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You have answered reviewers’ questions and made large improvement of ms. The ms it is much clearer now.
[# PeerJ Staff Note - this decision was reviewed and approved by Robert Toonen, a PeerJ Section Editor covering this Section #]
This manuscript provides new findings about diatom in river impoundment at different scales. The results are interesting. However, more interpretation of the results are needed. More description on the diatom ecology and species are required. Also more references about individual species are needed, particularly in Discussion
Comments on "Benthic diatoms as indicators of river impoundment at multiple spatial scales"
I have no real comment on the study design, data collection or analyses as the two former are part of a national standard and the multivariate and univariate analyses are common-place for ecological data. There are a few statements in the text that need explanation and I have a few additional comments, as follows.
1. The title needs rethinking as planktonic diatoms are included in the data analysis, results and discussion
2. Line 101 page 3 – "Only monitoring sites with sufficiently good water quality…" More details are required for this. How did the authors define good water quality? What parameters were used? The authors find that water quality is an important driver of the diatoms even with "sufficiently good water quality", so the data set is already confounded, so why not include those with less quality?
3. Page 4 Community structure – Is it possible for the authors to get access to the Primer 7 software package in order to do a bootstrapped ordination. Only bootstrapped PCAs are currently available in R and probably would not be appropriate for the diatom data. Unless the authors have sufficient programming skills to write a bootstrapped mds? A mds bootstrapped ordination would be extremely useful to look at the entire data set in one diagram, rather than separating all the samples into the two seasons and having multiple ordinations for the different regions.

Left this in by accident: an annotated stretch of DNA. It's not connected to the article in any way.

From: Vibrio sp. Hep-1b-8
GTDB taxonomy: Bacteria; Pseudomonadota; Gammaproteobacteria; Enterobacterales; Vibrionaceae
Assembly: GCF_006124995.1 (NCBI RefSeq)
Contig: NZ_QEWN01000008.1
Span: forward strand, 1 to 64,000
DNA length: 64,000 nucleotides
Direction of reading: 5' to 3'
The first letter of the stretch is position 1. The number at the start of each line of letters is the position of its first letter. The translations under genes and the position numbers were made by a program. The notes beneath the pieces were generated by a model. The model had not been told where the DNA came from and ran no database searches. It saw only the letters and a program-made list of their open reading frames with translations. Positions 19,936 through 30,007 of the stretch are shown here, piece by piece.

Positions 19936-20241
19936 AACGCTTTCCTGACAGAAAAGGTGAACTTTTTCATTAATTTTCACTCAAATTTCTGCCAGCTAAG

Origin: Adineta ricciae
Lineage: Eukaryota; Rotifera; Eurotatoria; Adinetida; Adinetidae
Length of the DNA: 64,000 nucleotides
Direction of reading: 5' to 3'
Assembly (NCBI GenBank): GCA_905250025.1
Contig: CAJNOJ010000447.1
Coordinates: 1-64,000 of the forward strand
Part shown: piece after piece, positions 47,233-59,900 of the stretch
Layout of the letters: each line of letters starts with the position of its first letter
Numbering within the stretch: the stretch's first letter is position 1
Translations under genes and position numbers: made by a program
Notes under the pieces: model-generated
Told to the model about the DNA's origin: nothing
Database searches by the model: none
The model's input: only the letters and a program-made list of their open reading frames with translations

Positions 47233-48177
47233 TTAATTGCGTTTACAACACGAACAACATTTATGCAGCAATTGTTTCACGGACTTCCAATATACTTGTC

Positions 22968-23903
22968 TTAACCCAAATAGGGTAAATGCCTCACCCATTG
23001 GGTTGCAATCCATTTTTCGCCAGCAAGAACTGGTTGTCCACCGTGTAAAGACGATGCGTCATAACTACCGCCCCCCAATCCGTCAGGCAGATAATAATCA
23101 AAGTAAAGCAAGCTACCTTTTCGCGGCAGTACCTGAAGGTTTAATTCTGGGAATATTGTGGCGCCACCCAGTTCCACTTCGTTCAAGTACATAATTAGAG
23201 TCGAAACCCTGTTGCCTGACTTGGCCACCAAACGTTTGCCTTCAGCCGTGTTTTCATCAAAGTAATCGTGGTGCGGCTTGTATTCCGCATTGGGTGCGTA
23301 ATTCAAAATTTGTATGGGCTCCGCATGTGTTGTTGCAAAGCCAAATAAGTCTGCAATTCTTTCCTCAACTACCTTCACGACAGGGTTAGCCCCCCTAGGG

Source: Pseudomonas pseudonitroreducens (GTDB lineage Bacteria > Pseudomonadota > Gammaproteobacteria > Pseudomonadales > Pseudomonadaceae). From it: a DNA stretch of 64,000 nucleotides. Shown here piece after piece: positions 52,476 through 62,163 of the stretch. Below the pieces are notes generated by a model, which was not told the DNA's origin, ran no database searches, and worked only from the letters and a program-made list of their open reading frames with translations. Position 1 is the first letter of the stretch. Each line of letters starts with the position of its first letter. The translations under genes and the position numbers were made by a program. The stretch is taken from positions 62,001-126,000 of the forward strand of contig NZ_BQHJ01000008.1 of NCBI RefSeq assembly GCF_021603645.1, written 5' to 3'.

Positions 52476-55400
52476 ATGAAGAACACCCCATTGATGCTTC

4. Page 4 Diatom indices – The authors need to provide hypotheses as to why the different ecological guilds would react differently to river regulation, i.e. provide an explanation why they were grouped in such a way and analysed separately.
5. Lines 231 and 232 page 6 – "on average higher at downstream sites than control sites" is repeated in the following line "Ntaxa was typically higher at downstream sites". This paragraph need rewording.
6. Tables 3 and 4 – Can the authors provide a percentage variance explained as in Tables 1 and 2?
7. Lines 403 and 404 page 10 – The term "may guide water managers" is very vague. The authors need to be much clearer about what that means and then the paper would be more valuable to the scientific and management communities. For example, some managers (and maybe conservationists) would see it as a good thing that there are more taxa at the downstream sites as there is more biodiversity.
8. Line 412 page 11 – "suggested the influence of other factors including flow regime". With no hydrological data this statement cannot be made.
This study presents a big dataset of diatom data to reveal the differences exist between diatom communities at sampling sites downstream of water supply reservoirs and unregulated control sites at the regional and national scale. I have noticed that the authors have published the paper Krajenbrink et al. (2019, STOTEN) which also is based on the same dataset from the SHEBAM monitoring network. This manuscript answers questions similar as those in the 2019 STOTEN paper from the angle of diatom communities. I think the conclusions raised here are of high scientific validity and I am happy to see some discussion on the connections between the two research (i.e. ecological difference between diatom and macroinvertebrate communities). The current ms is written in clear and professional English and all the statistic analysis are sound and appropriately used.